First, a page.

Grammar Girl on How to Write Numbers: I was actually going to go off on a whole rant about style and the horrors of homogeneity, but decided to skip it because fuck it. It wasn't going to be a rant at Grammar Girl, anyhow; in truth, I was going to be railing against The System, and tooting my own horn a lot. But after thinking it through, that's not something I really feel like doing. The main thing is that there's an insoluble tension in a mongrel language like English: on the one hand, there's a need for some standardization, just to make sure that we can be clear on what we're actually saying; on the other hand, if you have too many rules then you end up with only one way to express a thought, and that's awful. If you remember your Orwell, that was the point of Newspeak in 1984. In case you can't guess, I'm right in the middle - of course, I probably only think it's the middle because I'm the one standing there, but whatever. I mean, we need the rules for things that ought to be clear and unambiguous, including engineering manuals and Western philosophy; but art is half knowing rules and half breaking them creatively, which we need for things like literature and poetry and Continental philosophy. You'll notice I didn't use a serial comma there, and that was deliberate - because I wasn't pausing in my head, and I didn't want you to pause in your head, either.
Spelling a Word One Way: I was going to open the aforementioned rant with a quote of dubious origin, which I decided to look up. Turns out, there is no answer - or at least not one I can know with confidence - and that may or may not have been the straw that broke the camel's hump. (The hump is my motivation.) But now I've got a wonderful new resource for diving headlong into trivia, so hooray! I entertained the idea of ranting on spelling instead of style, but again, fuck it. In a language like Spanish, rigid spelling conventions make sense, because it's got enough diacritics and few enough sounds that you can tell how to spell a word by hearing it and tell how to pronounce it by looking at it. But that won't work for English, because English has a much messier and more complicated origin. And really, all I wanted to say was that I can effect a change in my affect to have different effects when I want to affect someone in this or that particular way. There. Done. No need to conjure up a half-assed rant around it.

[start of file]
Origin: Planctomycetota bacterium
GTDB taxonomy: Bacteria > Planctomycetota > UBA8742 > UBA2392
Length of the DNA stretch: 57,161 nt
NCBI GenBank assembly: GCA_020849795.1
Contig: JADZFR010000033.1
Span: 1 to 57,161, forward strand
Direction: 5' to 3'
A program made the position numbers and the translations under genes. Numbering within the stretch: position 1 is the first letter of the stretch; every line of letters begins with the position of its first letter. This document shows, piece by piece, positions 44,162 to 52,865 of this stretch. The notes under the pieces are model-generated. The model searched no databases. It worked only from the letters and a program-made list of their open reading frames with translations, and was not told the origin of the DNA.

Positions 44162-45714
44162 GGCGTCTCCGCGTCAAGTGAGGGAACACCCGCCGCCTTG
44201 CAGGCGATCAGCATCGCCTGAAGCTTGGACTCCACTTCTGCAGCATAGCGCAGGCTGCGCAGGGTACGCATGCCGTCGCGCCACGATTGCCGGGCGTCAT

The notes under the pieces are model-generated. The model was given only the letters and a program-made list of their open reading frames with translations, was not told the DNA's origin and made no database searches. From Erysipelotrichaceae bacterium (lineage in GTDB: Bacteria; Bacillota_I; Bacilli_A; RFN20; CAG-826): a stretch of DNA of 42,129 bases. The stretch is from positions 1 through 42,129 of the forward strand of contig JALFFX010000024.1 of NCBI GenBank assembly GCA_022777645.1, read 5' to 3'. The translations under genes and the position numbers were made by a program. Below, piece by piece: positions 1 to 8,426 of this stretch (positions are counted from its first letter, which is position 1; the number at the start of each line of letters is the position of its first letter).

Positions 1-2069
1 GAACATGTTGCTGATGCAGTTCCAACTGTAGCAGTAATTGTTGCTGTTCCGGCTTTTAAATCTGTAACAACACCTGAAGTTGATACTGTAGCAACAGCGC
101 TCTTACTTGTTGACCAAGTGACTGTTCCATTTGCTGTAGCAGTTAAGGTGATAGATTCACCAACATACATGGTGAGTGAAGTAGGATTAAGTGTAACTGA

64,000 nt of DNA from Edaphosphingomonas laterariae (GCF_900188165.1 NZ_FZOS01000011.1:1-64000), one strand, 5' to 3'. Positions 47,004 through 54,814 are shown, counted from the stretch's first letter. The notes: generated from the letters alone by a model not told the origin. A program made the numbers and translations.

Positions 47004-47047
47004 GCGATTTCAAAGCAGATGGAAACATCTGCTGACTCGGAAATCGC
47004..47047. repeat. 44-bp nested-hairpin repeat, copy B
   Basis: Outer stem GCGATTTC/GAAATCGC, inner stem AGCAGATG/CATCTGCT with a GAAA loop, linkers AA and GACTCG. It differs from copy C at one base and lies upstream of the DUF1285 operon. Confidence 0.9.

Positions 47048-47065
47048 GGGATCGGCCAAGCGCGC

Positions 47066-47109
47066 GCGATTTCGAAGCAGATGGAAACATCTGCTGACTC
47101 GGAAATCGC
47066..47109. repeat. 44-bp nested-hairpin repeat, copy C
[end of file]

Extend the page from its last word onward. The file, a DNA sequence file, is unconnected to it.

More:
Garfield Minus Garfield: I read about this some years ago, when it was a single web page (as I recall) and just kind of stayed that way for a while. While I was away, Jim Davis applauded the derivative work, showing uncommon grace and perspective. If you're not savvy, Garfield Minus Garfield digitally removes Garfield from his own strip, revealing Jon Arbuckle's struggles with his own unstable mind. While the original Garfield stuck to a narrow range of the emotional palette, slightly amusing within the confines of what you could talk with your folks about at Thanksgiving dinner, the removal of the cat allows the strip to transcend those boundaries and wander all over the map. The strips now range from bizarre, to hilarious, to depressing, to uncanny, to pitiful, to vindicating, to existential, to insightful. I'm amazed by it, and you should check it out.
Open Letter from a Millennial: Yowza. I have a lot of thoughts on this one, but every time I go over them, they change radically. Not back and forth, but round and round, in an expanding spiral that keeps touching down at various points in history and possibility. The more I think about it, the more I think that continuing to think about it is what I should do, rather than come up with some kind of "answer." But even that may change. So I offer it to you without further comment.
That Reminds Me: Stephen Colbert gave a commencement speech at Northwestern last year. You need to watch this. It's twenty minutes of awesome, even the "boring" introductory matter. You owe it to yourself.